How Robinsons developed an app to boost loyalty and engagement
Singapore-headquartered department-store chain Robinsons has built a 120,000-strong loyalty programme database in just 18 months using an app-based solution.
The programme, called R, is signing up new customers every day through interactions with customers of the company’s five stores in Singapore and Malaysia.
The 161-year-old department store has reinvented its customer relationship strategy since teaming with Capillary Technologies to develop the app and associated data management and interpretation activities.
Danny Lim, Senior GM at Robinson, said the programme evolved because the store wanted to communicate and interact better with its customer base than previous credit-card anchored loyalty programmes allowed. The application can be used by OCBC Robinsons Group Visa Card Members and Private Label Card Members and those signing up directly to the app, called ‘R-Listers’.
“We really needed to have more flexibility to reach out to our customers in the way that best resonates and works well with them,” Lim told Inside Retail Asia. “So through Capillary, we undertook a couple of initiatives towards integrating our customer base. And today we’ve got a relatively much more robust programme that we are taking to the next level, year by year.”
Charuvagun S, who is regional director Southeast Asia for customer success at Capillary, said the two companies decided a mobile application was the best way to start improving engagement with customers.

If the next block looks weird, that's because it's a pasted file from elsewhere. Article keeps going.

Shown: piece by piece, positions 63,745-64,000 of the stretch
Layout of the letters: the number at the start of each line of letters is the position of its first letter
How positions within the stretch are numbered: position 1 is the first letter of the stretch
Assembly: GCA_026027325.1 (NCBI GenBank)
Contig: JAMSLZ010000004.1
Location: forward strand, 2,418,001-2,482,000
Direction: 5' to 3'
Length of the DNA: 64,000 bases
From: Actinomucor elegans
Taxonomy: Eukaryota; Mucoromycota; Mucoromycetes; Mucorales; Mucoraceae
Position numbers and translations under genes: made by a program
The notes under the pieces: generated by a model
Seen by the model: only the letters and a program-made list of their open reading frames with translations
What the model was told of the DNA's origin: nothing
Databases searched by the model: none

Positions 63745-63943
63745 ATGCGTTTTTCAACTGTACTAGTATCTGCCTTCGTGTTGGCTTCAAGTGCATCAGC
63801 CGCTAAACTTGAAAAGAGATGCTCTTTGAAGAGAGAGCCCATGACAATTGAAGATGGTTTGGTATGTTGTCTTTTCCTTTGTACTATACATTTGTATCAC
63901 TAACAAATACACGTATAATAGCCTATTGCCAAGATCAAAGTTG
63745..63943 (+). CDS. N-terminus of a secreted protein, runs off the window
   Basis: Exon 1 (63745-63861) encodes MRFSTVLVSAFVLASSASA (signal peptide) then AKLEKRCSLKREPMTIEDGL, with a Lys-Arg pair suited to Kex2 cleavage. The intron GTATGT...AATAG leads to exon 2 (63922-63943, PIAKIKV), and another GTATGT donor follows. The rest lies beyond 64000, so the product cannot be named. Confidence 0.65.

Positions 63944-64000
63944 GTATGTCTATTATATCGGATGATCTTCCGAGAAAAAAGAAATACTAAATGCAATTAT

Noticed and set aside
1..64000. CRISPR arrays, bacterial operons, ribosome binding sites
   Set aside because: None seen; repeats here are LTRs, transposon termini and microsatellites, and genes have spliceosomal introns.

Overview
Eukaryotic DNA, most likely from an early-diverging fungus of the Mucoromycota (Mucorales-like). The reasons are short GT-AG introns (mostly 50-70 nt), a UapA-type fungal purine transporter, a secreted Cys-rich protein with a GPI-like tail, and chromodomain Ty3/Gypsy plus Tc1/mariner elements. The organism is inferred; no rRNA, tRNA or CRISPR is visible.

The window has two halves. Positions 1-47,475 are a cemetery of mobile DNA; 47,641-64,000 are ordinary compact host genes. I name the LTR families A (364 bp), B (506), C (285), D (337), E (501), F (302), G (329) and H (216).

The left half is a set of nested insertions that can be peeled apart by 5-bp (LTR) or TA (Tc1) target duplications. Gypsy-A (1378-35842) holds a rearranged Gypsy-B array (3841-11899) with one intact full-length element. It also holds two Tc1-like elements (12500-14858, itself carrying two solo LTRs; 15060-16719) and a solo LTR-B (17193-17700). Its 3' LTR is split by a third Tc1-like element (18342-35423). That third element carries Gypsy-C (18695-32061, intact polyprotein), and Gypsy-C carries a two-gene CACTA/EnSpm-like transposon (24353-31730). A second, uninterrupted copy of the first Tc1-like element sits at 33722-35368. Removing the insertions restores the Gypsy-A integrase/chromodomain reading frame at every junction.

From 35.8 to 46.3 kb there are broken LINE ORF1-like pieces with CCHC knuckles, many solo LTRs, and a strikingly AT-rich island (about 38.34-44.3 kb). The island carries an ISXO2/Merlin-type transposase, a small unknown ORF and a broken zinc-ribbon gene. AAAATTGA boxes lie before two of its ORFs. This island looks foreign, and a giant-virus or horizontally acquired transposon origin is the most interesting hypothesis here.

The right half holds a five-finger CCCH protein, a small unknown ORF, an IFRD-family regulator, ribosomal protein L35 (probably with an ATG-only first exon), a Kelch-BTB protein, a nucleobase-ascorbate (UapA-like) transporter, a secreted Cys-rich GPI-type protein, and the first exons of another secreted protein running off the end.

As a department store, Robinsons has hundreds of brands it is constantly trying to share news about with its customers – and shoppers in general. The app enables people to learn what is new in stores, something difficult or costly to achieve through traditional media like newspapers.
At the same time, the company is building a rewards programme so people can acquire points and then spend them on items from a catalogue of products.
“The mobile application has a lot of content in it that the consumer can interact with. They can look at the different brands available in the department stores, learn more about the brands and also understand where they are on the loyalty journey, how many points they have, and what they can do with those points.”
To build interest in the programme the app highlights a catalogue of items which they can redeem points to buy.
“So the idea was to make the engagement stronger, not just through push mechanisms, which are traditionally used – and we continue to use EDMs and SMS notifications – but also for customers,” said Charuvagun S. “Whatever they want to know about Robinson’s they can use the app to find out.”
The app was an immediate success upon launch. Robinsons’ customer-acquisition rate rose four-fold, from around 1000-1200 per month to 5000. Within 12 months, 60,000 customers had installed it on their phones.
Perhaps the most significant measure of the app’s success is the spending behaviour of members. The average transaction value of members is running at 25 per cent more than that of non members, and there was a 25-per-cent increase in the average basket size.
Lim says a positive spinoff from developing the programme is the additional insights into their customers’ shopping behaviour, such as how much they spend by demographic group and what promotions or communications they are responding to. An early lesson was recognising that the retailer did not offer as many reward options for customers wanting to redeem their points as they should have had.
“It was really important for us to be able to quickly react to this and increase our offering,” said Lim.
He believes that upgrading the reward system and developing a custom app for the business is an important step in preparing for future trends in digital commerce and customer relationships. He feels there is a lot of hype surrounding e-commerce when consumers are increasingly turning to mobile commerce: people are using their mobiles to shop, or they are viewing websites on their phones rather than a computer.